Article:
The bestsellerdom of Khaled Hosseini’s “The Kite Runner” couldn’t make a Stateside hit of the 2007 film version, but it should provide ample subscription bait for regional theaters via Matthew Spangler’s sturdy stage adaptation. World-premiering in David Ira Goldstein’s solid San Jose Rep staging, the show trips up precisely where both book and movie did — in the story’s last chapters, when an excess of heavy-handed contrivance pushes melodrama to the brink of silliness. Nonetheless, the generally involving play should appeal to the novel’s many fans, plus those few whose book clubs still haven’t gotten around to it.
While Marc Forster’s film improved upon the novel by downplaying its broad strokes with judicious naturalism, Spangler and Goldstein do likewise by using the pared-down sources of live theater to emphasize the tale’s larger-than-life, fable-like qualities.
With composer Salar Nader playing his original tabla score on a corner of the stage, visible throughout, the sprawl of shifting time, locations and political climates works quite well in this text’s distilled narrative outline. Spangler does pause for some quietly nuanced scenes, like the protag’s childhood eavesdropping on his father’s disapproving thoughts about him and, much later, his courtship of his future wife. But mostly the playwright and director hit the highlights in a well-paced condensation of a very busy book.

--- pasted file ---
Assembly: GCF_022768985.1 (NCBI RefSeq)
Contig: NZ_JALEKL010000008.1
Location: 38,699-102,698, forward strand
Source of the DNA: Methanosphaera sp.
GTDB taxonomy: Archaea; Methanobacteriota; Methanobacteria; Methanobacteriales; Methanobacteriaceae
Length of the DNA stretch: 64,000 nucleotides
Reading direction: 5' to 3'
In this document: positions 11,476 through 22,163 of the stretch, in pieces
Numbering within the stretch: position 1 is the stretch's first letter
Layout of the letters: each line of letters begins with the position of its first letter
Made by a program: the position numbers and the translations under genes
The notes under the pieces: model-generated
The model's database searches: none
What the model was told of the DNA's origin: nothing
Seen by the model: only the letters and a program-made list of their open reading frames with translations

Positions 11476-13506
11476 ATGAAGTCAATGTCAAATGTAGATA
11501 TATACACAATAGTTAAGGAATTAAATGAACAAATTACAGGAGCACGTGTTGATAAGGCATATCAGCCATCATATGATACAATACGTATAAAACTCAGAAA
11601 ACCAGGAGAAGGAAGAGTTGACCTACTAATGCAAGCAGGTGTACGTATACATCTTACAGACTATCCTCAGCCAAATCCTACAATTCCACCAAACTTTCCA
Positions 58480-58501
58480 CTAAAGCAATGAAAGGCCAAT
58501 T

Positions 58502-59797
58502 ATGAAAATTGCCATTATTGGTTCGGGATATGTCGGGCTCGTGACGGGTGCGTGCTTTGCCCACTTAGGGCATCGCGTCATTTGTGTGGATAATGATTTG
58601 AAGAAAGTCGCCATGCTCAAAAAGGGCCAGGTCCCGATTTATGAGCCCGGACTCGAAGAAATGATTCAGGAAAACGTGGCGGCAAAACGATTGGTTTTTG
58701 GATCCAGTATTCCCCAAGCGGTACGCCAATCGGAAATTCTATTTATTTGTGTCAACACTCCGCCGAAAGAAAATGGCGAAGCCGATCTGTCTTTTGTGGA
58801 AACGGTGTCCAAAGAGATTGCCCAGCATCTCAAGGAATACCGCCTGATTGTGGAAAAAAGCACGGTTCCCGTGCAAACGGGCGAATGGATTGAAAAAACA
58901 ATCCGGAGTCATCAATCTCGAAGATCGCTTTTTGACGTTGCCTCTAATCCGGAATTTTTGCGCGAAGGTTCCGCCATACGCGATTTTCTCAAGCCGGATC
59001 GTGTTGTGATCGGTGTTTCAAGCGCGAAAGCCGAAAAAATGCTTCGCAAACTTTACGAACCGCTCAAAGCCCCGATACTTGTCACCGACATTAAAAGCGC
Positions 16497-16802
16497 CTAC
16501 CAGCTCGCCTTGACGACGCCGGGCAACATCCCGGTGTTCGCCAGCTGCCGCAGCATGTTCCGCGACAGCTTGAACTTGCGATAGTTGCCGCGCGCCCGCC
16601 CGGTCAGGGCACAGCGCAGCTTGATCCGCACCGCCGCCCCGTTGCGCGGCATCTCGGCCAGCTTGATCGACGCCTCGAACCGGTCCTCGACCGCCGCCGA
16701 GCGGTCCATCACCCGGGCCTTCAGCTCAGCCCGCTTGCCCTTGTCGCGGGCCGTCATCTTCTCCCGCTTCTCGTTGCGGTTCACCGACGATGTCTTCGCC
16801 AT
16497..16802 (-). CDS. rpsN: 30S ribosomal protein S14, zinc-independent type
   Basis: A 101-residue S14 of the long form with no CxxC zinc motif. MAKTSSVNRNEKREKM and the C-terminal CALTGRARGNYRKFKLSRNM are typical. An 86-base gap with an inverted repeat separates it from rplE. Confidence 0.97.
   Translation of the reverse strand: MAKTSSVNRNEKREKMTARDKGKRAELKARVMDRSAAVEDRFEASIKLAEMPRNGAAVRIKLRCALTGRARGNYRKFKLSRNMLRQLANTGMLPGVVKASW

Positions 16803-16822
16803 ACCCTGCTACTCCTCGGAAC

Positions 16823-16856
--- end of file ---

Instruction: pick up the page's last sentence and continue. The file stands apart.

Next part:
Amir (Barzin Akhavan, onstage pretty much throughout) narrates his story as an adult, taking over his own role after intermission from the excellent Craig Piaget. Latter’s young Amir, son of wealthy and worldly Kabul merchant Baba (Thomas Fiscella), is raised after his mother’s death alongside same-aged, also motherless Hassan (Lowell Abellon), only child to Baba’s lifelong servant Ali (James Saba).
Despite insuperable divisions of class and position, the two boys are inseparable until Amir witnesses a terrible brutality visited on Hassan by neighborhood bully Assef (Adam Yazbeck) and his cronies. Feeling somewhat at fault and lacking courage to stop or report the assault, Amir is tortured by guilt until he can no longer bear to be around Hassan. He orchestrates a further betrayal that sends both servant father and son packing.
Larger events soon impact all their fates, as Afghanistan endures rough transitions from monarchy to republic, then Soviet invasion, then Taliban rule. The play’s longer second half finds refugees Baba and Amir relocating to Fremont, California’s expat Afghani community, among other onetime notables now reduced to pumping gas and minding flea market stalls. Happier in this new environ than his homesick father, Amir is finally forced back to his drastically changed, war-torn native land on a mission that will ultimately settle both his debt to Hassan and score with Assef.
It’s in this climactic journey that “Kite Runner” begins to overplay its hand, lobbing too many shocking-revelation grenades at a story already explosive enough. The turn toward hamfistedness isn’t helped by principal thesp Akhavan, who’s already tended toward bug-eyes and excess gesticulation when playing Amir as a late teen and young adult; he really starts chewing scenery once our hero makes the perilous return to his roots. Such histrionics stick out against the other performers’ pleasingly natural styles (Fiscella and Abellon, as well as Piaget, are outstanding).
These latter scenes also require too much expositional dialogue. Until then, adaptor, director, designers and ensemble use energetic yet agreeably unflashy means to convey a complicated saga via more showing than telling. Still, this “Kite Runner” impresses overall.